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Swift v Carpenter: Court of Appeal confirms reversionary interest model appropriate for future accommodation claims

  • Legal Development 9 October 2020 9 October 2020
  • UK & Europe

  • Insurance & Reinsurance

In a long-awaited decision, the Court of Appeal has concluded that the Roberts v Johnstone formula no longer remains the most appropriate methodology for the calculation of claims for future accommodation.

Swift v Carpenter: Court of Appeal confirms reversionary interest model appropriate for future accommodation claims

Swift v Carpenter [2020] EWCA Civ 1295

Accommodation claims are now to be assessed using a life interest/reversionary interest model. The value of the reversionary interest is to be based upon a “market valuation” adopting an investment return of 5% per annum across a claimant’s lifetime. This was a “deliberately cautious view” on the part of the Court.

The Court of Appeal held that whilst Roberts v Johnstone did apply to this case in the form of authoritative guidance, such guidance was “given in the specific conditions prevailing at the time of the decision". As Roberts is now ineffective in achieving “full compensation without over-compensation, then [the] court can revisit and alter such guidance". In those circumstances, having considered the expert evidence and submissions, “the formula in Roberts v Johnstone no longer achieves fair and reasonable compensation for an injured claimant,” and that it should no longer apply.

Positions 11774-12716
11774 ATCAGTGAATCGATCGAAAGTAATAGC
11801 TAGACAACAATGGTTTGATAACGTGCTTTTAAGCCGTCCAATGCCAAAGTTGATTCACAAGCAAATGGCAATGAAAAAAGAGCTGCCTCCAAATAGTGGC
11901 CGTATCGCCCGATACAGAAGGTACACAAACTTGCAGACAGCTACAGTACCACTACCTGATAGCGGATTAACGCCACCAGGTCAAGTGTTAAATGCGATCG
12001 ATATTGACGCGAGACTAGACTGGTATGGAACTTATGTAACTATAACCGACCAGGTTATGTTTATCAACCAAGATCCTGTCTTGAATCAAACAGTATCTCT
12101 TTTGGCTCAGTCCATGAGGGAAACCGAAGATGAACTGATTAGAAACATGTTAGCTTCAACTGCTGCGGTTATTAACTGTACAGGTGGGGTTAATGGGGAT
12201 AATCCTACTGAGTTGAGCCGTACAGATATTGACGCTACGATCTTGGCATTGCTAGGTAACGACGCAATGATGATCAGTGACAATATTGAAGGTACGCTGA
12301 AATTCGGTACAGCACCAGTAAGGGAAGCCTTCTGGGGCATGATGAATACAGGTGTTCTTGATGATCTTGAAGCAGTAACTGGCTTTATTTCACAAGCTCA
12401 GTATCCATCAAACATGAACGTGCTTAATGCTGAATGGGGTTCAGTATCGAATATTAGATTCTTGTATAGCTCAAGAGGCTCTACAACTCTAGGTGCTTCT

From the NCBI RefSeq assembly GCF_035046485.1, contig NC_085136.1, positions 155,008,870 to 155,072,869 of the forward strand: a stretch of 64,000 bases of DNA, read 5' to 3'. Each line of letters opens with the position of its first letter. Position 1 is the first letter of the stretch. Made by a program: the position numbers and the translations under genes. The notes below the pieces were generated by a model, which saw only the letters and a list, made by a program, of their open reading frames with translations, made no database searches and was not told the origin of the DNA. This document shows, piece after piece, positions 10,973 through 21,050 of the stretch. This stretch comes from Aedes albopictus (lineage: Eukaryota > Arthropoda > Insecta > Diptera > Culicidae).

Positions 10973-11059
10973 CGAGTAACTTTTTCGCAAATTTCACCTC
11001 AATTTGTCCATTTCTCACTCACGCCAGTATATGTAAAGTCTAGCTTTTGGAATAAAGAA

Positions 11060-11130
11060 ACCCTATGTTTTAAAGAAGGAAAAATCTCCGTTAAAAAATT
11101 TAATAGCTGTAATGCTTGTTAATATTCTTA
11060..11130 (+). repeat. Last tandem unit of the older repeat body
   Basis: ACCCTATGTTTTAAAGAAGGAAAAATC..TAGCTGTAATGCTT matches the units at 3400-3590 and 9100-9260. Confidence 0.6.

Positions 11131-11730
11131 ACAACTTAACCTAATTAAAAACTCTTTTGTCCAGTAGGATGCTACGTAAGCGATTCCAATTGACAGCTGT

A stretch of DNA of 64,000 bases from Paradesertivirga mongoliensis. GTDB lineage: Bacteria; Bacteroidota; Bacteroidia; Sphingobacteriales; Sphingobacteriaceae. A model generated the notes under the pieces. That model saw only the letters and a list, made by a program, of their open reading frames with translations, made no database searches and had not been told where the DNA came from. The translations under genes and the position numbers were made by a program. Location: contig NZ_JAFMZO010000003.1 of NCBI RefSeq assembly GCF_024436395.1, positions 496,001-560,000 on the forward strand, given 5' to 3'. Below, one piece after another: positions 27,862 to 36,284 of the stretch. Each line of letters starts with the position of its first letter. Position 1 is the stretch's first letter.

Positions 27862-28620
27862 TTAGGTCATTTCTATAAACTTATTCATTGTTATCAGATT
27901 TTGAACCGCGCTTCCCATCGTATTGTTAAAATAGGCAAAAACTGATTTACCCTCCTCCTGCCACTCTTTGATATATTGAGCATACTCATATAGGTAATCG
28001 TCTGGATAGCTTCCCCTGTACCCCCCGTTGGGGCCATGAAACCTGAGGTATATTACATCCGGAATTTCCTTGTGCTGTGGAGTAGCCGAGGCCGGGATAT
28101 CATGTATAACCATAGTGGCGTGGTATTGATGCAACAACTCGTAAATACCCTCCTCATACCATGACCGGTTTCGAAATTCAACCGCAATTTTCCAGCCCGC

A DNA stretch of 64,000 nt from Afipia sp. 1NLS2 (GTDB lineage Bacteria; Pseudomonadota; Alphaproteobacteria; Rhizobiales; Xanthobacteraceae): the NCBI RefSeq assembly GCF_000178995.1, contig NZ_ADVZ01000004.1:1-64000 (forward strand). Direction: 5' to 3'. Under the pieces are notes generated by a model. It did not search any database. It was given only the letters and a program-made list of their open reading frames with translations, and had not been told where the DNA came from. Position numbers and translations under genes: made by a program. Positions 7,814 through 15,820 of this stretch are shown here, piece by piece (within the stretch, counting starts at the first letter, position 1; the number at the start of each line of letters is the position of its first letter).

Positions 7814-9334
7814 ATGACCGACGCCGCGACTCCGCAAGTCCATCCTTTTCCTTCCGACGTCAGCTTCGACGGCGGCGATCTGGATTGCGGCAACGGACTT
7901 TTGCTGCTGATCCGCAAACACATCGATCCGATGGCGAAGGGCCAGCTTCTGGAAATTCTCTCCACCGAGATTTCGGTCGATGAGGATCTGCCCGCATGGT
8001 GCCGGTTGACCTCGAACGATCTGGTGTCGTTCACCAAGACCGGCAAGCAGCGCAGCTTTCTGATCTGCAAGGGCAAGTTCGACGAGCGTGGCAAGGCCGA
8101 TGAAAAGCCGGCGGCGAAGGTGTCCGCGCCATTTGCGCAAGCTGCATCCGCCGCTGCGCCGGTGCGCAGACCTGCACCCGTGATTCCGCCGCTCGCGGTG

The Court of Appeal did accept the submissions of the intervener, the Personal Injuries Bar Association, that “this guidance should not be regarded as a straitjacket to be applied rigidly and universally”, and that in some instances, such as cases with short life expectancy, then a different approach may be justified.

The Court of Appeal overturned the first instance decision in Swift v Carpenter, awarding the Claimant £801,913 for accommodation costs having applied the new reversionary interest model.